We have received many requests from companies wondering if it is a good idea to increase prices to offset declining sales during the pandemic. While the answer is generally no, it is important to recognize how buyers are changing their behavior and how the pandemic is causing disruption. So I thought it was wise to spend a few minutes reviewing the importance of understanding your distinct customer groups to bring clarity during economic chaos.Let me give you an example. A recent article in The Wall Street Journal talks about how airlines are struggling with pricing. To summarize, the airlines have found that their current revenue management models just aren’t working. This should not be a surprise. Why? Because many of their traditional customer segments have dramatically changed their behavior and significantly reduced travel or stopped flying altogether.
To make matters worse, the most profitable customer segment for airlines, business people, has experienced great change. By and large, COVID-19 has taught business leaders how virtual interactions can be better than face-to-face meetings because they dramatically reduce expenses and time spent on travel. This will create a fundamental shift in the market and cause serious problems for the airlines, largely because they haven’t invested in understanding buying behavior or indicators of change.
Instead, airlines focus on historical data that often represents a limited number of customer segments in any geographic market. Since historical data is going haywire because of the pandemic, all signs point to trouble for the airlines going forward. Lots of it! Dax Cross, CEO of Revenue Analytics, the rockstars of revenue management, points to airlines flying with “blinders on.” What’s the solution? Start by doing a much better job understanding customers’ fears, desires, and behaviors.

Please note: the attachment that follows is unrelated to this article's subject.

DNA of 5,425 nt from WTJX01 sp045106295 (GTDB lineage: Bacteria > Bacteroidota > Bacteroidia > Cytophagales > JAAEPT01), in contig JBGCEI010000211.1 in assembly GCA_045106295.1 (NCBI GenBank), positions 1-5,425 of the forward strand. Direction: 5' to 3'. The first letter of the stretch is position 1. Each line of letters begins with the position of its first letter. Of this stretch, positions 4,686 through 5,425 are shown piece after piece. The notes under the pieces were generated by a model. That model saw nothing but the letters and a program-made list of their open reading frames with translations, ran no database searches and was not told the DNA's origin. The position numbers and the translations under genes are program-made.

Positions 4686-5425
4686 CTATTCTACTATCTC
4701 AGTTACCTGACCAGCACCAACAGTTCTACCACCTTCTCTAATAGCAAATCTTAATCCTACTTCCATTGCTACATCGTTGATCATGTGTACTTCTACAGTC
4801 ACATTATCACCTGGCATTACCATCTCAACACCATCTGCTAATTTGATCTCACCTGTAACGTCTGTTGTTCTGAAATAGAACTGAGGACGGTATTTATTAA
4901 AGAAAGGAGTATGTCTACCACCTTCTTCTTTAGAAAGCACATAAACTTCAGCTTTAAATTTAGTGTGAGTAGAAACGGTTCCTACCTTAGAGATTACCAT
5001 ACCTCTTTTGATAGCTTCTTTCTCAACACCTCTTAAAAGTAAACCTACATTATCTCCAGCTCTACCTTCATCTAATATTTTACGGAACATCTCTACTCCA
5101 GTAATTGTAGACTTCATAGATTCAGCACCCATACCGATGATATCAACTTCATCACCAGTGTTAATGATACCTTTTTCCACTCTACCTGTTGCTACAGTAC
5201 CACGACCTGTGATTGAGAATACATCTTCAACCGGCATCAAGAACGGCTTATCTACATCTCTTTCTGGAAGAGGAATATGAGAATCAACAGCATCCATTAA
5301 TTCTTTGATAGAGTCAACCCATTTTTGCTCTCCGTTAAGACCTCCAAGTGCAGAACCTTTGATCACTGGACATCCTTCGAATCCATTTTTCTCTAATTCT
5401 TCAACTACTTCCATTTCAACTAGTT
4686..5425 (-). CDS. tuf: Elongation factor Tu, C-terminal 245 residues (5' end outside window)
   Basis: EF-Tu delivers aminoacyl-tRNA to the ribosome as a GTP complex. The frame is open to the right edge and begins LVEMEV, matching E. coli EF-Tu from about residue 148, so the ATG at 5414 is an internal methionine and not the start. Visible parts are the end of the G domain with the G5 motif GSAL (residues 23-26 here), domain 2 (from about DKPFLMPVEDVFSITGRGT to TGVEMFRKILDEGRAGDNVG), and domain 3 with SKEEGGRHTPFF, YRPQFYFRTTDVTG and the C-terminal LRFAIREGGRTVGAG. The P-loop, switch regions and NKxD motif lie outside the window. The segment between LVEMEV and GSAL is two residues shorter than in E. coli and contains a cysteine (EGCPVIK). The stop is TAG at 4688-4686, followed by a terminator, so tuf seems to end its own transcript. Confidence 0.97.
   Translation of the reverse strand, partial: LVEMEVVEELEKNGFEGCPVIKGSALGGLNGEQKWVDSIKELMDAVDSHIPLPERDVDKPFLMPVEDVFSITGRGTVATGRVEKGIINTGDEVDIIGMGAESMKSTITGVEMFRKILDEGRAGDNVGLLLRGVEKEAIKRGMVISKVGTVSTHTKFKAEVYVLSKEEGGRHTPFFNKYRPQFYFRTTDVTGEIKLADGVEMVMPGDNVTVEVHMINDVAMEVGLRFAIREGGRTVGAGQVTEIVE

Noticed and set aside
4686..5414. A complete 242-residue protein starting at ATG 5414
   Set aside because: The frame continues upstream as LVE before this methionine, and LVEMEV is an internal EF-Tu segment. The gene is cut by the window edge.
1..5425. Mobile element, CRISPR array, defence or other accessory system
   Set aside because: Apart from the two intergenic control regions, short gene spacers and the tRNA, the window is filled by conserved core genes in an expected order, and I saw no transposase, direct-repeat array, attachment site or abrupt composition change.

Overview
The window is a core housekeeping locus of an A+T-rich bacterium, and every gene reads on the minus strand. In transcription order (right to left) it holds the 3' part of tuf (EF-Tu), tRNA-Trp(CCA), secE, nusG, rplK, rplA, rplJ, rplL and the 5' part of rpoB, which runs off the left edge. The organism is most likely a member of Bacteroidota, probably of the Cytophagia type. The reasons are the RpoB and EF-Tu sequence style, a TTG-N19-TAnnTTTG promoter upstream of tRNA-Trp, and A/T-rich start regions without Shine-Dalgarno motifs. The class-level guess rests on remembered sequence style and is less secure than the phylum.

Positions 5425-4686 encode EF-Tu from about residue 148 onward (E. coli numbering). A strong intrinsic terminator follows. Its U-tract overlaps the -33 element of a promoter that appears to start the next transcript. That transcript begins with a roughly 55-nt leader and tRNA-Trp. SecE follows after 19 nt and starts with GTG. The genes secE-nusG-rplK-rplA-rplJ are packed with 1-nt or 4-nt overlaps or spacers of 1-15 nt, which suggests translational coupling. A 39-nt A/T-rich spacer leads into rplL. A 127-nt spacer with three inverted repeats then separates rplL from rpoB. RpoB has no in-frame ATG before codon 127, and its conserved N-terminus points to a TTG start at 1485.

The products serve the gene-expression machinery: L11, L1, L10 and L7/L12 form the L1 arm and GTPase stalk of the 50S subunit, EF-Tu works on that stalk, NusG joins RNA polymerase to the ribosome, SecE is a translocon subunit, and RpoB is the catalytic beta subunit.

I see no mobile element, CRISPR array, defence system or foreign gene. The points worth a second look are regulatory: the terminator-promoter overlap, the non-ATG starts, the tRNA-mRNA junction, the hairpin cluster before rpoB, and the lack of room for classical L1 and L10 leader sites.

Traditional segmentation often falls short because it groups dissimilar customers. The solution is to focus analytics on smaller, more relevant, groups of customers. Even if you have a large number of groups, proper analytics and dashboards will summarize results in a way that small groups can be understood and, more importantly, tested to see how they respond to changes in pricing or the offering itself. The technical term for this is “stochastic analysis.” A better term is “cohort analysis.” This takes time, but understanding customers and indicators for change are critical in disruptive times like these.
One company doing well during COVID-19 is UPS. Their services have been a critical element to Amazon’s success for years. But now, Amazon has changed its behavior and has invested in the delivery business with its own fleet of branded delivery vehicles. With this plan, they only use UPS for overflow. UPS’s pricing response is the addition of hefty fees to handle packages during rush times. Brilliant! This is a great example because UPS recognizes their value even when Amazon has changed their behavior. Good for UPS.
Will Amazon complain to UPS? Of course. How about next season when Amazon starts beating UPS up on high prices? UPS should offer them a discount with a clause in their contract that says that Amazon packages can be bumped when other more profitable packages are available. No, Amazon won’t go for it, but with this Give-GetSM, UPS could change the conversation to focus on value instead of price. Game, point, and match to UPS.
Don’t you just love pricing in uncertain times? I do.